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 samuelo00 (Marine/Ocean) (OP) 9 May 07 15:52
 Hi all,I am recieving from the engineering company some data confusing to me. For a carbon steel pipe with approx. 100°C op. temp. and 300#, in some cases we have to do 100% radiography to the welds and in other cases only 33%, in prefabrication. I have check the code (344.5 of B31.3, which applies), and it seems that this is not necessary, although it is not clearly enough to me. So the question is: when is mandatory to perform 100% radiography to a welding union of pipes or pipes and accesories?Advanced thankssamuelo
 metengr (Materials) 9 May 07 16:04
 samuelo00;I reviewed ASME B31.3, Section 345.5. It seems clear to me regarding RT of girth and miter groove welds. Also referenced in this section is random RT and spot RT. The Engineer involved with the design of this project has final say above and beyond minimum Code requirements for nondestructive testing.
 metengr (Materials) 9 May 07 16:05
 Correction above, Section 344.5.1 and 2.
 imctmga (Petroleum) 9 May 07 19:51
 Hi samuelo,May be because the fluid is hazardous, i think that a inspection of 100% radiography in welds can be with some product like H2S e.g.Usually in refineries the lines with H2S are made in carbon steel with TT, so you must radiography all the welds before (or not is your problem) TT and post ever.It´s only my opinion
 samuelo00 (Marine/Ocean) (OP) 10 May 07 8:24
 Yes imctmga, that's also my opinion, I don't see the point in making radiographys to lines handling non hazardous fluids, but if a girth weld is not well done, then there can be problems with corrosion cracking, and hence the 100% radiographs.Thanks for your valuable answers.samuelo
 BigInch (Petroleum) 10 May 07 8:46
 Well actually there can be a lot of points in favor of 100% radiography.  Nonhazardous fluid lines are often 100% radiographed to minimize risk of poor weld quality for the simple fact that explosions of any kind can be deadly.  Even though a non-hazardous fluid, that could even be ingested like CO2 for example, can be extremely hazardous if encountered in large quantities, as would probably be the case in a high pressure dense phase CO2 pipeline girth weld failure.  Just the risk of a high pressure explosion of any kind in a populated area might be sufficient justification for 100% to most people.  Furthermore it can simply be cost effective, as in the case of an offshore pipeline, where 1 bad weld can cost hundreds of thousands of $$to go out there and physically fix it, to say nothing of the lost sales of product from the consequential shutdown which could easily reach millions of$$ per day.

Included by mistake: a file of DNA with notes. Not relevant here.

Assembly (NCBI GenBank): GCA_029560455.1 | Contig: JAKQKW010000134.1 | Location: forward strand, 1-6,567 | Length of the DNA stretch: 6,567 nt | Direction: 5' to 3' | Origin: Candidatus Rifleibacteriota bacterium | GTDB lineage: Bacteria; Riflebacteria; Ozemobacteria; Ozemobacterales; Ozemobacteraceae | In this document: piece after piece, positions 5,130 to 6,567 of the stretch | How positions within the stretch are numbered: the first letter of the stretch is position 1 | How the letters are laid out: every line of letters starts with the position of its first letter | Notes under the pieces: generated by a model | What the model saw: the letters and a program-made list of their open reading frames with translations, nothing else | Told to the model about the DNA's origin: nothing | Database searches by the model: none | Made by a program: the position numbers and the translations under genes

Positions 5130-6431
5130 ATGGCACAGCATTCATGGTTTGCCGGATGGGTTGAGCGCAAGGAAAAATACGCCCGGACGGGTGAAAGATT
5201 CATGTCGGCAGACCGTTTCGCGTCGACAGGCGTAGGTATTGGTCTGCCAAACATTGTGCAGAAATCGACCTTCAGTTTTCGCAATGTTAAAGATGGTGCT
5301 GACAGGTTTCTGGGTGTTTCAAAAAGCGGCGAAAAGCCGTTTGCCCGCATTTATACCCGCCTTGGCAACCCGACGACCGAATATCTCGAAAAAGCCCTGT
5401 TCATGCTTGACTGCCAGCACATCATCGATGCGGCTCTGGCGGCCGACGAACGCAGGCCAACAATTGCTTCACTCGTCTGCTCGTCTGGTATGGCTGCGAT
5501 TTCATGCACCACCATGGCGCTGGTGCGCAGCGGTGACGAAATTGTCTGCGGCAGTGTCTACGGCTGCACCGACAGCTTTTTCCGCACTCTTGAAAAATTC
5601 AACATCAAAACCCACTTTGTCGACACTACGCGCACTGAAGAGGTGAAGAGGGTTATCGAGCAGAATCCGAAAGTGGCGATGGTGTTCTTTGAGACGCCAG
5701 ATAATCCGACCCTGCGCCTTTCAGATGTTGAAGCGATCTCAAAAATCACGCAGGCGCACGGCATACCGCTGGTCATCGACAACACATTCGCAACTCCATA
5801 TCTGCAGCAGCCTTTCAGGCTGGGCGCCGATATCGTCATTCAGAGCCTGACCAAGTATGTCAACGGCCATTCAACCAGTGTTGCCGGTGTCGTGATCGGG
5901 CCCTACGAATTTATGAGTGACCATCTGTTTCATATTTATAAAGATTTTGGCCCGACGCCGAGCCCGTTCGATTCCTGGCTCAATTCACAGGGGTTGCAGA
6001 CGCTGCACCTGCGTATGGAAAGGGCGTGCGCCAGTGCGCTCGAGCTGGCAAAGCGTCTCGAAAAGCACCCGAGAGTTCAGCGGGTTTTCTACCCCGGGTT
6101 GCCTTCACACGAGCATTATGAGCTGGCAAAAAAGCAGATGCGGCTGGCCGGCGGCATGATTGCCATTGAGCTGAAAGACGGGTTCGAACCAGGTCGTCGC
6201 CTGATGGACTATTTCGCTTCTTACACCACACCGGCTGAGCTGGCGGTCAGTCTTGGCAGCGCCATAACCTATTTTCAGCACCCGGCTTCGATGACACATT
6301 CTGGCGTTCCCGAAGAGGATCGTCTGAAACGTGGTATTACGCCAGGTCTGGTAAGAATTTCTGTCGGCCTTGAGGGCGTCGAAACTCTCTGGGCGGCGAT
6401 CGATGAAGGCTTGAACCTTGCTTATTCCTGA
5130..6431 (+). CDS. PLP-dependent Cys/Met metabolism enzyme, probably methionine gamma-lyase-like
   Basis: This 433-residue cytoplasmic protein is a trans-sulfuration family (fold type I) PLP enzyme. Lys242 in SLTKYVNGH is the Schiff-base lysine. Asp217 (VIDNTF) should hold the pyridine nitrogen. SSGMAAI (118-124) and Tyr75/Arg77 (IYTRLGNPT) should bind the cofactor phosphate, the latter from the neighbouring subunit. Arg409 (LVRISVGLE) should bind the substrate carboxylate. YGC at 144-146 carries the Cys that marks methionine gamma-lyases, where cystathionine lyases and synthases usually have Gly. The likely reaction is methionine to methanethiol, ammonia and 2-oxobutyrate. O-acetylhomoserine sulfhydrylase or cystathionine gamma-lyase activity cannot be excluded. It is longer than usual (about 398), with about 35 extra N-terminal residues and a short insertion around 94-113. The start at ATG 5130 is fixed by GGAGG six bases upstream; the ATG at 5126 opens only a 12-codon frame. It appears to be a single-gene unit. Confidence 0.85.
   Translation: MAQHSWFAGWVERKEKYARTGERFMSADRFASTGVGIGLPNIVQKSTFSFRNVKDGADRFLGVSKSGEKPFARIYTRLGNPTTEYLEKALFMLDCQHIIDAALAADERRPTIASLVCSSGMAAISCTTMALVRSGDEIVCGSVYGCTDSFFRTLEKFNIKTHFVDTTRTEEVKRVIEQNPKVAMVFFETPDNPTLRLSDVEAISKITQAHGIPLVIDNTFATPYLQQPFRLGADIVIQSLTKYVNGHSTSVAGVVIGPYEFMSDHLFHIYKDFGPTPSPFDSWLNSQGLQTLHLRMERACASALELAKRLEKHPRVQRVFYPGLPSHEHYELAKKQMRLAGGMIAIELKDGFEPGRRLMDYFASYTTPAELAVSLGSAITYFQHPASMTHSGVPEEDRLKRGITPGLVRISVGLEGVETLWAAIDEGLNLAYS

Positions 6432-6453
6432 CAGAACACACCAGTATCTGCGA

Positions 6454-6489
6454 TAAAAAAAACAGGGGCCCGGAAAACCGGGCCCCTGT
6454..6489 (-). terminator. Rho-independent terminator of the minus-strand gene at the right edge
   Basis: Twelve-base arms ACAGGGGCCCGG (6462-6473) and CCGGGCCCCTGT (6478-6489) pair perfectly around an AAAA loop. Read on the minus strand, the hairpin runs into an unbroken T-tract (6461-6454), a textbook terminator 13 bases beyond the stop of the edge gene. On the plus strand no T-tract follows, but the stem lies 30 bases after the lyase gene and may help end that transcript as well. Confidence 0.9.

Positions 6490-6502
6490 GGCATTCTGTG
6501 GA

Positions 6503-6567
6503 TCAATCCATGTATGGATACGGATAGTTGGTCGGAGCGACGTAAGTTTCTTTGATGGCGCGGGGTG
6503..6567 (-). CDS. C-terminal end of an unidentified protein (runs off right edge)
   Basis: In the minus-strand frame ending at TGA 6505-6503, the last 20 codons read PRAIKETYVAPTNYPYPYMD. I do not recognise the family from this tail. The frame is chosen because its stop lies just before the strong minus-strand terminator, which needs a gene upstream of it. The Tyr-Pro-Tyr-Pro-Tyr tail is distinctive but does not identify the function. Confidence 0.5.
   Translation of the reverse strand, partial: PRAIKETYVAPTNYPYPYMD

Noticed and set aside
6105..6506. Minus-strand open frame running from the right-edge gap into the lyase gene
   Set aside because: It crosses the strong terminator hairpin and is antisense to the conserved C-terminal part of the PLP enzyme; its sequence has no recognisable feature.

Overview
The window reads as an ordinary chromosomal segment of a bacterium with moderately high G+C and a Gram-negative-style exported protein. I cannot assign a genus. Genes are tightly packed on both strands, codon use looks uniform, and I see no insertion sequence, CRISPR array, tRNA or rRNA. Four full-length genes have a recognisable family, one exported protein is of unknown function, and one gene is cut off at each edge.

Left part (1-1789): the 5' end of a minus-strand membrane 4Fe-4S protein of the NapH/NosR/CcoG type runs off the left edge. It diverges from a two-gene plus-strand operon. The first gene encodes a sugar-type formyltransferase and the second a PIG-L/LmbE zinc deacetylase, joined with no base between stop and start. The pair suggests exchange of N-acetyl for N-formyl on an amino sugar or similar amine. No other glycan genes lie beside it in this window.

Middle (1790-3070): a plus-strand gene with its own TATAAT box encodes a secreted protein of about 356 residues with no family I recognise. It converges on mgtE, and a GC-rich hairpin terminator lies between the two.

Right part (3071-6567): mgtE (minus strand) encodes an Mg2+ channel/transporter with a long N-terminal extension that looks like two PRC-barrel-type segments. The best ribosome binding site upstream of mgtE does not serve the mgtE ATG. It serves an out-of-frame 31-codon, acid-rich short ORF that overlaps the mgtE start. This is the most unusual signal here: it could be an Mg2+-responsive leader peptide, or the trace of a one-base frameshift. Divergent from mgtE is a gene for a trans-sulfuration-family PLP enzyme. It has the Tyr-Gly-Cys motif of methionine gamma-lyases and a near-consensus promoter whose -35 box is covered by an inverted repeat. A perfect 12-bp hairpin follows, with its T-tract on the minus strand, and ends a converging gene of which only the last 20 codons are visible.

STYMIEDPIPER (Mechanical) 10 May 07 9:15
 AS BigInch has stated--it usually is very expensive to fix a problem (bad welds) in the field.As metengr has stated--the design engineer can specify requirements that exceeed Code requirements.The welders in the fab shop are considered experienced and thoroughly tested by their employer.  If a bad weld is detected in the fab shop then the examiner will review other welds by the welder in question.The available pool of field personnel may be considered sub-par or not as experienced in a local job market depending on the site location.  If a welder hired at the job site successfully completes a weld coupon does not necessarily mean that his next weld will suffice.  Some construction jobs have a high turnover rate hence, weld consistency is an issue.
 BigInch (Petroleum) 10 May 07 10:09
 These things are not all necessarily always the welder's fault.  Some crew bosses just simply want to keep on going when they really shouldn't, even when there's salt spray, blowing dust and sand, high humidity and cool pipe...

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